Sophie Cundale: The Near Room review
Time Out says
When Muhammad Ali was deep in the belly of a fight, he would send his mind to ‘the near room’, a psychedelic place of swirling colours, animals playing musical instruments and masks hung on the walls. Sophie Cundale’s 30-minute film, which takes Ali’s equivalent of a mind palace as its title, focuses on the story of a young boxer who becomes unable to fight after a brutal knockout.
This story (the more compelling part of the film by far) is entwined with that of a queen suffering from Cotard Delusion, a rare condition where the patient thinks they are already wholly or part dead. This part of the film is based on the true, and rather sad, story of Juana of Castille, a Medieval queen in Iberia.
All of the ideas underpinning ‘The Near Room’ are fascinating, from the contrast between the mental states we willingly commit ourselves to and the ones that overwhelm us unwittingly, to the question of what happens after an event takes part of your identity away – as in, what does a boxer do when he can’t box any more.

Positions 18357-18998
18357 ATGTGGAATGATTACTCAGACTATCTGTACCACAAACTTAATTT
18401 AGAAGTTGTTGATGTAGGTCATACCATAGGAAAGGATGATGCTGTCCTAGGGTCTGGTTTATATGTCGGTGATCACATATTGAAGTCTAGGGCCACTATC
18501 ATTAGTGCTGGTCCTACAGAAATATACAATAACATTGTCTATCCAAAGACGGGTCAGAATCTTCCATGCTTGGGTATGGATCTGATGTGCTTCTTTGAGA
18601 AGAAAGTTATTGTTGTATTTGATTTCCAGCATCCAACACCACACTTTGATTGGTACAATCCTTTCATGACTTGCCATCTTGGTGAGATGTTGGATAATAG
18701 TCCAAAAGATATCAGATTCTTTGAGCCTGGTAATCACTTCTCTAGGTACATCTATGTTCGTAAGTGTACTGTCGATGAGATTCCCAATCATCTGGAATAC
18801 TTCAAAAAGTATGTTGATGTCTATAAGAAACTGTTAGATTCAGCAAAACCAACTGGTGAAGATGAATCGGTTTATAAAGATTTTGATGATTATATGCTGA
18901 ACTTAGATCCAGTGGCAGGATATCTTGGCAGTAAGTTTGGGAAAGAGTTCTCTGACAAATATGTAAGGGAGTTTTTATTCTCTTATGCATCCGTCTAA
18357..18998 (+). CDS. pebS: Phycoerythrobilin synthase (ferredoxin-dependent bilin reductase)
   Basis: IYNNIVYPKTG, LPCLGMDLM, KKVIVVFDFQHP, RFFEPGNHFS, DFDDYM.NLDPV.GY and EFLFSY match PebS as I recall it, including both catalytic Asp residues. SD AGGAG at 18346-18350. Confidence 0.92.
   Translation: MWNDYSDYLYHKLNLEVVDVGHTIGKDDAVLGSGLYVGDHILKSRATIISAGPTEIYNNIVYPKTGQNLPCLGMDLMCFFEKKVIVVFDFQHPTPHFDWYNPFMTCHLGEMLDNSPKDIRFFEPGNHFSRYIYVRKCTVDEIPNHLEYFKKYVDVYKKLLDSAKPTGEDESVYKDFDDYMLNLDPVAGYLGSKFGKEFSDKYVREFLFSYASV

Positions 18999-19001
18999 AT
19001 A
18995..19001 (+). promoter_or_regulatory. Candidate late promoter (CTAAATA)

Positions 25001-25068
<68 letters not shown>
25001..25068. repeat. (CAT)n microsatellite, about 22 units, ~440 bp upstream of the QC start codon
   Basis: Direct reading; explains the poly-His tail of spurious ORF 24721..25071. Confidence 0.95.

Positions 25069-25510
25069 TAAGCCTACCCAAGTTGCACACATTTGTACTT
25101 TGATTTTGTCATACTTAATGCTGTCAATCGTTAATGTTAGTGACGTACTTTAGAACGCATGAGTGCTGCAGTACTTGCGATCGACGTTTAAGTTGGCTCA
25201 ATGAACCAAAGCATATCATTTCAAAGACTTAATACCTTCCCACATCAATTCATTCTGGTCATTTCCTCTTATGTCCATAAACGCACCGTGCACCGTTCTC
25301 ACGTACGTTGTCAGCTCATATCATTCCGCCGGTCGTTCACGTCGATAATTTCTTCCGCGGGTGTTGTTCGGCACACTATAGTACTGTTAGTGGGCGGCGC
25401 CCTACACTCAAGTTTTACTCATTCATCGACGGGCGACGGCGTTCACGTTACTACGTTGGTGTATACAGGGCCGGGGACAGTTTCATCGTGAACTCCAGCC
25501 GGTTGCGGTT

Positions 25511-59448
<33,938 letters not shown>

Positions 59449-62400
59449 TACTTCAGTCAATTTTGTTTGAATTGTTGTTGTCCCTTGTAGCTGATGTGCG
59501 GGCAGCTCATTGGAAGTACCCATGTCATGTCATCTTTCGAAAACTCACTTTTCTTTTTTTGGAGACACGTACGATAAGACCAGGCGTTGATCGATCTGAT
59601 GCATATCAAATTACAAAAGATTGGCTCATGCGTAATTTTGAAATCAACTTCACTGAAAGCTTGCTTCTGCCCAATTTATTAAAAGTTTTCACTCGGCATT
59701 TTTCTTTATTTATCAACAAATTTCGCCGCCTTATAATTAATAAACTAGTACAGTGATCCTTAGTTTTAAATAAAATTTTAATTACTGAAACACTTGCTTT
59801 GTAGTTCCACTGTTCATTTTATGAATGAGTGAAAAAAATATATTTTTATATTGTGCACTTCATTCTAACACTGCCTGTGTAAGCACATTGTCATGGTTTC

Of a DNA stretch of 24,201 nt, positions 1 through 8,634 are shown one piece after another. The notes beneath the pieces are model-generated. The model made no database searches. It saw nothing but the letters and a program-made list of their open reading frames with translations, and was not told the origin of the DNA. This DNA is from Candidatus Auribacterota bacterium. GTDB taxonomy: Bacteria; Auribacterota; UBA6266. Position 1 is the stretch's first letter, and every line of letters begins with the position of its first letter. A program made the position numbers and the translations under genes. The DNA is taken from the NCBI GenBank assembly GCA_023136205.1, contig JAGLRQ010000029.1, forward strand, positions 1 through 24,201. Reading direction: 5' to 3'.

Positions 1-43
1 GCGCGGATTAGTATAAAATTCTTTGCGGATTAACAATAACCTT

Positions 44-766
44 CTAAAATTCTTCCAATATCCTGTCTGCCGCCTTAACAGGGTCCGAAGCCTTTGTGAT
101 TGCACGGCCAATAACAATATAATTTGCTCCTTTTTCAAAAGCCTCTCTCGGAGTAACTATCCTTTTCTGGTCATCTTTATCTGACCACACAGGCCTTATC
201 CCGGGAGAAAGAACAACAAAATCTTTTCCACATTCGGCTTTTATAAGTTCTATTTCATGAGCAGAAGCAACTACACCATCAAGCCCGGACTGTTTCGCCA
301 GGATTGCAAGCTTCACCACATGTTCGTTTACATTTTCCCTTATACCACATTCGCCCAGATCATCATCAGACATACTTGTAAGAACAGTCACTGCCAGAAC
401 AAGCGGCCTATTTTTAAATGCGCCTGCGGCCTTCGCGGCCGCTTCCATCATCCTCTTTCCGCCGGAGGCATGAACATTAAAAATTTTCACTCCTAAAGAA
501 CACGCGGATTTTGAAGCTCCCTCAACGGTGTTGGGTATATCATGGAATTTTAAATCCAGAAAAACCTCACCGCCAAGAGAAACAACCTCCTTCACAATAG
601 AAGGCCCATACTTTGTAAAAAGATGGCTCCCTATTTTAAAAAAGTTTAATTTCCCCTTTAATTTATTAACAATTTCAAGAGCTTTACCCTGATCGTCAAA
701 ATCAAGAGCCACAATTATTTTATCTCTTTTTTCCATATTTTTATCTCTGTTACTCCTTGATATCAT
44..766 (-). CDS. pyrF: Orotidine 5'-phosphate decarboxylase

Which is why it’s a shame the film itself is so poor. The sections involving the confined queen are like a contrived remix of Blackadder and Medieval banquet soft porn, which written down sounds almost like it could be amazing – only it isn’t. Instead of seeming like a deliberately knowing or satirical use of melodrama, the whole thing is simply off-putting and hard to take seriously. It’s a great idea, but it needs far better execution for the punches to land.
|Venue name:||South London Gallery|
65 Peckham Rd
|Transport:||Tube: Oval; then 36 bus|